Does Risk Explain Anomalies? Evidence from Expected Return Estimates
AbstractAverage realized returns equal average expected returns plus average unexpected returns. If anomalies are driven by risk, average expected returns should be close to average realized returns. If anomalies are driven by mispricing, unexpected returns should be more important. We estimate accounting-based expected returns to zero-cost trading strategies formed on anomaly variables such as book-to-market, size, composite issuance, net stock issues, abnormal investment, asset growth, investment-to-assets, accruals, earnings surprises, failure probability, return on assets, and short-term prior returns. Our findings are striking. Except for the value premium, expected return estimates differ dramatically from average return estimates. The evidence suggests that mispricing, not risk, is the main driving force of capital markets anomalies.
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Bibliographic InfoPaper provided by Ohio State University, Charles A. Dice Center for Research in Financial Economics in its series Working Paper Series with number 2010-18.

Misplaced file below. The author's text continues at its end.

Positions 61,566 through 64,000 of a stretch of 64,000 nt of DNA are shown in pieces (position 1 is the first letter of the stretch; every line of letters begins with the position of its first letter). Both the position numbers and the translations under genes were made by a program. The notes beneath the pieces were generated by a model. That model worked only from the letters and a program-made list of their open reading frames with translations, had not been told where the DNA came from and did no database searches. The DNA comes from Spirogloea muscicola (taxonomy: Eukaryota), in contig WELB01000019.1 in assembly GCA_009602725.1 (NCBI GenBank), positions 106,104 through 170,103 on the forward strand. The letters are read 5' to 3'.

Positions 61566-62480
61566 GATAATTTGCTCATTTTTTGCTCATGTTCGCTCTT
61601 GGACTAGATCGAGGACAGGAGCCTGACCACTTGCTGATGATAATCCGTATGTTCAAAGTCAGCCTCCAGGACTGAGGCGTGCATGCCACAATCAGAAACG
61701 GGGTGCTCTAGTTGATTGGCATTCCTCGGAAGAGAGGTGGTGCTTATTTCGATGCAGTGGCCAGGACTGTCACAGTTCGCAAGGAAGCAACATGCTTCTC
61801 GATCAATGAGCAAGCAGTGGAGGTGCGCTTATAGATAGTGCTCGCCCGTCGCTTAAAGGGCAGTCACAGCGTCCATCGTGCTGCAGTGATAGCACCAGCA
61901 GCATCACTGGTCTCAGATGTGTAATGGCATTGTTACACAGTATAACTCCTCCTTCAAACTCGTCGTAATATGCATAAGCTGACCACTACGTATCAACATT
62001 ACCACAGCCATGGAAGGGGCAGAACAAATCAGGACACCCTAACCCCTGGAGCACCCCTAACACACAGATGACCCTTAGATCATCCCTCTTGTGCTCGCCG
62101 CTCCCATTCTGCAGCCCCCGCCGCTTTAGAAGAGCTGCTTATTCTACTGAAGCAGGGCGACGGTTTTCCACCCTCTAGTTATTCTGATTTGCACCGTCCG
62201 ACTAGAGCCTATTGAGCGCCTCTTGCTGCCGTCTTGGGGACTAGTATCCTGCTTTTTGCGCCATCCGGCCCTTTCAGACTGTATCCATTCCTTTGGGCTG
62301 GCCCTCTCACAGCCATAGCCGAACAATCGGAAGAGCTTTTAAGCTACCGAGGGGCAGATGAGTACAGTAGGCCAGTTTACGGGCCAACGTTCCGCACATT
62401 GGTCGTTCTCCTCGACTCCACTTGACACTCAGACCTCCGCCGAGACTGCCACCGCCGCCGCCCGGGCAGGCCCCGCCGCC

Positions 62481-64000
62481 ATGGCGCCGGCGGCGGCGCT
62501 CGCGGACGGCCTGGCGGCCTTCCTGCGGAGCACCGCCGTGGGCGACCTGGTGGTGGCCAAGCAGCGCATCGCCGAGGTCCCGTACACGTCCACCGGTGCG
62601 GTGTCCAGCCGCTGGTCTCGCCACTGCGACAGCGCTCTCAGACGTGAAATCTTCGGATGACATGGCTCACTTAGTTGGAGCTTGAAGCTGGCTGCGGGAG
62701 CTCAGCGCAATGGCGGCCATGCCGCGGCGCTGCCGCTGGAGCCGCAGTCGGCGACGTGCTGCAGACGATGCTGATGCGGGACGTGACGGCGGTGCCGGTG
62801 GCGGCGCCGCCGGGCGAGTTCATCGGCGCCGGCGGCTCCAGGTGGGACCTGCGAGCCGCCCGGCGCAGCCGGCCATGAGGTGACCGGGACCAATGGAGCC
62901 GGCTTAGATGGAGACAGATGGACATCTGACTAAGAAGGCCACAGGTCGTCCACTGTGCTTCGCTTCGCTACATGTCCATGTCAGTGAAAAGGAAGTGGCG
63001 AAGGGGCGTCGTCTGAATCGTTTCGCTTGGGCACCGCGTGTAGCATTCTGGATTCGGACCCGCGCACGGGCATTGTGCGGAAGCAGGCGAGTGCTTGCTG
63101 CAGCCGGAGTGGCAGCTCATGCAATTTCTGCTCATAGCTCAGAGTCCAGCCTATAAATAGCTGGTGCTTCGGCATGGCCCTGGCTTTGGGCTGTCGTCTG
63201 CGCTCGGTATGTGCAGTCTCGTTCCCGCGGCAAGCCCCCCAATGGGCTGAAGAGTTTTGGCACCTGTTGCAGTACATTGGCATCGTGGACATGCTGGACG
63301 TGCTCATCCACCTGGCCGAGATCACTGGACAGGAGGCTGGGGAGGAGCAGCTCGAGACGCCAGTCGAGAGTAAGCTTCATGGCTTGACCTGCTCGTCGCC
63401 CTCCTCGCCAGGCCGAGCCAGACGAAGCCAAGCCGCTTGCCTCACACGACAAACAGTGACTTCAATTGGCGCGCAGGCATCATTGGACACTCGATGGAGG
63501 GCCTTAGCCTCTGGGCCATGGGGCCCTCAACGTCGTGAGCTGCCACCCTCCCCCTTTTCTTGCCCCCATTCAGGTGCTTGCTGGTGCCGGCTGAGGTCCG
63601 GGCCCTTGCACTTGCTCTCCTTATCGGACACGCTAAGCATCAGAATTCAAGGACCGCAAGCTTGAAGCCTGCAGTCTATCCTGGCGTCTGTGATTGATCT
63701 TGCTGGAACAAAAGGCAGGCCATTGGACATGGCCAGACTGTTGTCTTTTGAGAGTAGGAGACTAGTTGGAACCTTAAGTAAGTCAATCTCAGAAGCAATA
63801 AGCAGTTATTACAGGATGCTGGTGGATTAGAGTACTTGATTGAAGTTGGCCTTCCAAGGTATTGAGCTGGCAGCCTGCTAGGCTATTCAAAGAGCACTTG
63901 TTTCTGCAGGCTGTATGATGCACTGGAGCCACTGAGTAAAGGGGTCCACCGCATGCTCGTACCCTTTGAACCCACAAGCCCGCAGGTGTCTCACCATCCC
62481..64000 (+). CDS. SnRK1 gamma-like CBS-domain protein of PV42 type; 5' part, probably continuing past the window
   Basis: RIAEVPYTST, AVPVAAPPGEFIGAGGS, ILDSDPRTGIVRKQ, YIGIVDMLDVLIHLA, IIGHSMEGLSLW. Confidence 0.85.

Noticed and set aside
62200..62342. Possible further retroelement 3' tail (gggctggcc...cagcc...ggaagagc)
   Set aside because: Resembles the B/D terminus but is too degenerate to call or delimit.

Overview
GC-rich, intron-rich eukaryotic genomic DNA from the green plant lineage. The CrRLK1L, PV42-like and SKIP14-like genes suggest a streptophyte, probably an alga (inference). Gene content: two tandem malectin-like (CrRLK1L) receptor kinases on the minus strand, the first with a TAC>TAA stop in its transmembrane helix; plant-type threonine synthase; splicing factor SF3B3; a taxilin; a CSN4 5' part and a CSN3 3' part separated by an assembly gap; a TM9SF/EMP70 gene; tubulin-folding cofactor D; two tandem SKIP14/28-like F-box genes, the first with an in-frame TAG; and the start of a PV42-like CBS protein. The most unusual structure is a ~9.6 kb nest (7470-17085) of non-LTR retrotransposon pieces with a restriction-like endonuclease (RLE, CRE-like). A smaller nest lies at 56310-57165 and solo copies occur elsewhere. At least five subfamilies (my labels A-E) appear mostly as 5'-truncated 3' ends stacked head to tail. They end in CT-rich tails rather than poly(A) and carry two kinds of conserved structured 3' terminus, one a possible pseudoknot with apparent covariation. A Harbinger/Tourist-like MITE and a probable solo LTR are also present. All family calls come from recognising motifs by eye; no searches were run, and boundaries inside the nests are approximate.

Date of creation: Oct 2010
Date of revision:
Other versions of this item:
- Jin Ginger Wu & Lu Zhang, 2010. "Does Risk Explain Anomalies? Evidence from Expected Return Estimates," NBER Working Papers 15950, National Bureau of Economic Research, Inc.
- G1 - Financial Economics - - General Financial Markets
- G12 - Financial Economics - - General Financial Markets - - - Asset Pricing; Trading Volume; Bond Interest Rates
- G14 - Financial Economics - - General Financial Markets - - - Information and Market Efficiency; Event Studies; Insider Trading
- M41 - Business Administration and Business Economics; Marketing; Accounting - - Accounting - - - Accounting
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